Since 2016, when Uzbekistan's first president, Islam Karimov, died, the authorities have been working to change the image the country inherited from Karimov as a chronic rights abuser.
There have been some signs of progress but starting in late February, things began to fall apart.
A group trying to register as an opposition party was harassed and some of its members attacked; activists trying to form the country's first independent labor union came under pressure; calls for changing laws against the LGBT community were flatly rejected and met with violence; and a new law was introduced making it a crime for bloggers and others to insult the honor of President Shavkat Mirziyoev on the Internet, less than half a year before he is due to run for reelection.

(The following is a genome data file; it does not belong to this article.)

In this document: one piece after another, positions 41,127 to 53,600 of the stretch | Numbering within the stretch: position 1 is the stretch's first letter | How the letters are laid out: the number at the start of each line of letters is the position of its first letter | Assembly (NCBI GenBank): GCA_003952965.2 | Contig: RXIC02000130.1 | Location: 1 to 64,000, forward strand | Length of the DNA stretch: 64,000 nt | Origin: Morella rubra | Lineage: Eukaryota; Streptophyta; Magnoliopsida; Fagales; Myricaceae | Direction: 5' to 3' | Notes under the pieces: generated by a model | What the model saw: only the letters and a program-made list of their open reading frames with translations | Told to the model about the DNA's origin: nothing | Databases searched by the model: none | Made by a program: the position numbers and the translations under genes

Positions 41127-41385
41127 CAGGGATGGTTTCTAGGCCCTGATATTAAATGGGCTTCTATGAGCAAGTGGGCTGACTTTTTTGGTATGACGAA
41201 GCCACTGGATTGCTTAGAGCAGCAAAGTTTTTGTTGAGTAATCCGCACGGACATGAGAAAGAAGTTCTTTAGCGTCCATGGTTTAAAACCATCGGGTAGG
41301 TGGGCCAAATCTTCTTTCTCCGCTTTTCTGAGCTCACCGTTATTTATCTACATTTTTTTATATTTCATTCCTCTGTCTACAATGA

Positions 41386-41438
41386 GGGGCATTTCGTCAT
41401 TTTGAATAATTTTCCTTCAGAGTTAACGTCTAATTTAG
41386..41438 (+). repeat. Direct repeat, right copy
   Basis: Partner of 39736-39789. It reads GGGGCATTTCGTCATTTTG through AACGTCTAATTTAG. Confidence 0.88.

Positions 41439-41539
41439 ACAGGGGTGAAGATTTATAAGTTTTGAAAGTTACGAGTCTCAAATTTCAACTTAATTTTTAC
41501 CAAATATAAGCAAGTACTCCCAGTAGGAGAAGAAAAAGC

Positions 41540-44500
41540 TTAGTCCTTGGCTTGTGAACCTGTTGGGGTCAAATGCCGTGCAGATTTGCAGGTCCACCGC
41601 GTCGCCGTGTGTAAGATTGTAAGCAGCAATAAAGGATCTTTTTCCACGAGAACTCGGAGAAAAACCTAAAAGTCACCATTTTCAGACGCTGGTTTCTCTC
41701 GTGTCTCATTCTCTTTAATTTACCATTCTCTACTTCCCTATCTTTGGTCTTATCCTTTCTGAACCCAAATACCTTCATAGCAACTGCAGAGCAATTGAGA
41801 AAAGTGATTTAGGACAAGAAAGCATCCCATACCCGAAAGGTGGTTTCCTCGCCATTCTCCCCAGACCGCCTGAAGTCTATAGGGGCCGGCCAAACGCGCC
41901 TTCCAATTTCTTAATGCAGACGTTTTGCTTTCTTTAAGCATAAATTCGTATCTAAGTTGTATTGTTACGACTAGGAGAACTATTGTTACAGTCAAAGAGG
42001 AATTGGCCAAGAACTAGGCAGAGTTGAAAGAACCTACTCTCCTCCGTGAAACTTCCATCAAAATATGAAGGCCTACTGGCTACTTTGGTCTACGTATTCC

On this week's Majlis Podcast, RFE/RL media-relations manager Muhammad Tahir moderates a discussion on the regression in Uzbekistan's declared domestic reforms.
This week's guests are: from Uzbekistan, Dilfuza Kurolova, human rights lawyer and founding curator of Global Shapers' Tashkent Hub; also from Uzbekistan, Dilmira Matyakubowa, co-director of Uzinvestigations and a fellow at the London-based Foreign Policy Center; veteran Central Asia watcher Steve Swerdlow, who is a rights lawyer and currently associate professor of the practice of human rights at the University of Southern California; and Bruce Pannier, the author of the Qishloq Ovozi blog.